Mr. Van Valkenburgh to Mr. Seward.

No. 61.]

Sir: The most important intelligence recently received, though not officially of course, is a project of the coalition of northern Daimios to proclaim the Mia Sama of Yedo the Mikado’s representative—uncle and heir presumptive—as his successor, on the ground of the imbecility of the present incumbent. It is probable, however, that the chiefs of the Tycoon or Tokugawa clan are not yet prepared for so vigorous a measure.

The Tycoon, or Tokugawa, remains at his ancestral castle of Mito, holding himself apparently aloof from the political and military agitations, though no doubt secretly but actively participating in the favorite Japanese excitement of making and defeating of combinations, having in this case for object the ultimate restoration of his dynasty to power.

His submission to the Mikado would appear to be sincere. Yet among the best informed of his own officers the opinions in regard to him are singularly divided. While many suspect that a deep game is being played, others do not hesitate to express their doubts of his personal courage. With the exception of a few of his confidential retainers he remains invisible to all.

There is no doubt now, as it has been admitted, however reluctantly, by the Mikado’s representatives, that the great Daimio of Seudai has joined the northern confederacy, and that the thirteen Daimios of the north are now in perfect union, to the extent of even declaring war against the Mikado, whenever they shall deem it necessary to adopt such a course.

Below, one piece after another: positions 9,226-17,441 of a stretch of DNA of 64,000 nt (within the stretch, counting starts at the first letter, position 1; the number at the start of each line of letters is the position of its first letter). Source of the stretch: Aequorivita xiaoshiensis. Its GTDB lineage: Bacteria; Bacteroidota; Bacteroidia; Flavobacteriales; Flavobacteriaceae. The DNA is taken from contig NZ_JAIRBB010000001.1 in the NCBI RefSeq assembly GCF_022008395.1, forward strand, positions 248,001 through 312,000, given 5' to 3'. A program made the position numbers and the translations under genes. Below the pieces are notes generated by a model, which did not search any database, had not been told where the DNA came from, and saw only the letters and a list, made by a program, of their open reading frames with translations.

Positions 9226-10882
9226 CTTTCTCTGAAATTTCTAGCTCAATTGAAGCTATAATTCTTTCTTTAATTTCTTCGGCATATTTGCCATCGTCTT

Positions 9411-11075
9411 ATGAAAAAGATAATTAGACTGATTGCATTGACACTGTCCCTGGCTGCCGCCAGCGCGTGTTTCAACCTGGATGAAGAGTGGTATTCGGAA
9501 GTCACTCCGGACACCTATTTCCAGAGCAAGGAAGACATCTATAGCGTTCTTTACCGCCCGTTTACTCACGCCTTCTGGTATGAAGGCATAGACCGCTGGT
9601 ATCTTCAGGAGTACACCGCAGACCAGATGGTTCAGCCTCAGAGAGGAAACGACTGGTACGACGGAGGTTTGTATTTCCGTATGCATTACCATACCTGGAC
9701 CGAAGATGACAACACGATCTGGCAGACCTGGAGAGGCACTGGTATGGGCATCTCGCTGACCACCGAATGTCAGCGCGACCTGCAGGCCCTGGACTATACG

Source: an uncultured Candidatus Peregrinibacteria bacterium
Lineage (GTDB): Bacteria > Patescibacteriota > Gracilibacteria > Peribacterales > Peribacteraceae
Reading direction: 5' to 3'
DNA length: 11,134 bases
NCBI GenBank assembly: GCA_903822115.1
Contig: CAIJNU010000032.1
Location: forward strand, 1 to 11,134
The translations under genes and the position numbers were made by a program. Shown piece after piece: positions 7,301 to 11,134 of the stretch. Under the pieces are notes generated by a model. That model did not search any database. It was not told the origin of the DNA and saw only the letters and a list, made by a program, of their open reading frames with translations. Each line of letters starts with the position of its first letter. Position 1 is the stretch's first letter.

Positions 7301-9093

It is cheerful to reflect that at least in one portion of Japan such unanimity has been attained, and notwithstanding the efforts of the Mikado’s agents to prevent it and to incite those Damios to fight one another.

From all other parts of Japan it is reported that order reigns supreme. There is no doubt that each Daimio preserves it in his province by a display of military force, not from apprehension of their own people, [Page 763] but from their armed neighbors. There are feuds, some even of two or three hundred years’ standing, among several of those sovereign noblemen, and a desire of acting on the defensive so as to enlist the presumption of justice on their side is the only check to their aspirations.

It is next to impossible to find out with positive certainty what is actually going on in this country. Movements of troops, skirmishes, &c., are daily reported; an outbreak at Yedo is also daily expected by the people; the large merchants in this part of Japan have withdrawn, and as business is not reviving at Osaka, it is quite evident that the people have no confidence in the Mikado’s government, or in its stability.

I have the honor to be, sir, very respectfully, your most obedient servant,


Hon. William H. Seward, Secretary of State, Washington, D. C.